Sunday, June 12, 2011

Not Such A Funny Bunny, Honey

I’ve always dreaded the inevitable moment when someone asks, “If you could be any animal, what animal would you be?” I don’t know! I am not fierce like a tiger, strong like a horse or sleek like a dolphin. One friend assures me regularly that whatever animal I am, it’s not a carnivore.

Maybe it’s a bunny.

According to my Chinese Zodiac Placemat I was born in the Year of the Rabbit, “the luckiest of all the animal signs.” But that could have been the fried bean curd talking.

According to a Feng-Shui friend’s annual newsletter 2011 is once again the year of the rabbit which should make sense to everyone in Richmond not living on the top floor of a high rise. Rabbits are everywhere. You can’t get your newspaper without being cut off by Peter chasing Cotton Tale. Rabbit ears plunge upwards out of the grass like picketers at a rally. Each sighting makes me incredibly happy. The near Westend of Richmond is not exactly a nature preserve, so I do feel lucky when I see them.

But, yesterday morning, instead of discovering outdoor wildlife Stan and I discovered that we had not in fact recorded over Henry’s birth video as we’d believed for the last 6 ½ years. For the first time, the three of us watched wide-eyed as our baby opened his eyes for the first time, his cries more like the mews of a kitten than the wails of a human being. In the corner of the video I caught site of the blood-soaked sheets into which he’d been delivered by emergency C-section, the umbilical chord wrapped three times around his neck. I cried for the miracle of it. Henry, obsessed with all things babies, asked if he could start nursing again. I said sorry honey, but no way.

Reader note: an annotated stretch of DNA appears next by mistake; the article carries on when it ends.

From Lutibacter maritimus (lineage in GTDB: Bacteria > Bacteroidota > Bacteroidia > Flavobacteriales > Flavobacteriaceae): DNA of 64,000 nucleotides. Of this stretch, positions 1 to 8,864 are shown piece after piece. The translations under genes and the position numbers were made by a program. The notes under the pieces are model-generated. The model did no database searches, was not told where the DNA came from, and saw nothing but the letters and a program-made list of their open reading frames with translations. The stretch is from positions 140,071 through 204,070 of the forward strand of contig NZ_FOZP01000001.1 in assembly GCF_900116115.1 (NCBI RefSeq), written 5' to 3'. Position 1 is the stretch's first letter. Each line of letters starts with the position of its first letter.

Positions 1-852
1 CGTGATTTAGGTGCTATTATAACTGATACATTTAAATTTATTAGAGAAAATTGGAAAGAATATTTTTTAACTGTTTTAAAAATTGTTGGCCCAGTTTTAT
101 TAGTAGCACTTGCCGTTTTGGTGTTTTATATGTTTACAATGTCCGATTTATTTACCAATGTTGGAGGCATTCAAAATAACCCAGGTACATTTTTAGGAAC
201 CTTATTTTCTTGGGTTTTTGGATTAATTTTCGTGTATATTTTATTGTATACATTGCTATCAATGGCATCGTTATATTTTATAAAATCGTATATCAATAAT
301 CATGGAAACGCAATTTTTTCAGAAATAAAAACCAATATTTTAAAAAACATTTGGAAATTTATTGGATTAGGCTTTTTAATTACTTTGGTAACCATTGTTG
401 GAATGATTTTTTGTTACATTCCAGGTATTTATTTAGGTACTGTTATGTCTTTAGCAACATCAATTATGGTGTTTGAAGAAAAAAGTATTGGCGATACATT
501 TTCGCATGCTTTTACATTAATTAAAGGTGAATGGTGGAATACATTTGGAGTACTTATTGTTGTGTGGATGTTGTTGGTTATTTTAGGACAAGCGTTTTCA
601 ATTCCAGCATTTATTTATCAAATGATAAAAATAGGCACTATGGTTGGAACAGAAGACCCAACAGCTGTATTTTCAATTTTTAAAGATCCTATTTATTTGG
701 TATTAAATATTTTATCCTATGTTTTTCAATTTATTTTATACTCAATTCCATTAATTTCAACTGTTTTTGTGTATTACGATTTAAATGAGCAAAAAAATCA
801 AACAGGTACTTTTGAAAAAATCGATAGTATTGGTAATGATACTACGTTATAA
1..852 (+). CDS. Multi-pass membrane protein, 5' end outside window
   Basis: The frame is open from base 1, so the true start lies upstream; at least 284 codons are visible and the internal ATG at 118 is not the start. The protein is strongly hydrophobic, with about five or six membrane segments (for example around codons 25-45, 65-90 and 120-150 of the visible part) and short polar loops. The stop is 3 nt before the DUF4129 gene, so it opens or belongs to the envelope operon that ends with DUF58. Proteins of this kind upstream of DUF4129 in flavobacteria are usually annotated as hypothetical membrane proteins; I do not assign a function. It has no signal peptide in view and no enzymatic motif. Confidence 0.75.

This morning we all had the opportunity to cry again. After brushing my teeth I walked into Henry’s room and discovered on the carpet the still-warm body of a tiny baby rabbit.

Stan! I whisper-shouted. Dead baby bunny on the floor in Henry’s room! Stan snuck in with a cardboard box, which he then hid on the kitchen stove by the trashcan. Maybe we should tell Henry, we told each other.

Oh, how I hate the cycle of life.

Zeus brought it to you, because he loves you, Stan told Henry.

So it’s like when I eat shrimp--- I say thank you and I’m sorry. It’s sad and it’s good, said Henry. Yes we said.

Then Stan put the bunny in its box in our dumpster.

Henry and I decided we should give it a proper burial instead. He found Bread-and-Honey-Bunny, his stuffed animal and wet the fur around its eyes. He’s wet because he’s crying, said Henry.

Of course by then, so was I.

Stan took the bunny out of the dumpster and gave Henry and I shovels. The ground in our yard was hard with stone and clay and roots. We stood outside digging for a long time, messily slopping the dirt from inside the grave to the inside of our shoes. When the hole was finally a shovel’s head deep, Henry let the baby roll from inside the box to the inside of the dirt and then he said the first unprompted prayer of his life. Thank you God, and sorry.

I thought that summed it up pretty well.

1 comment:

  1. Oh that dear boy! He shows his sensitive side! He could have said "goo goo ga ga Merry Christmas" to the dead bunny, after all. :)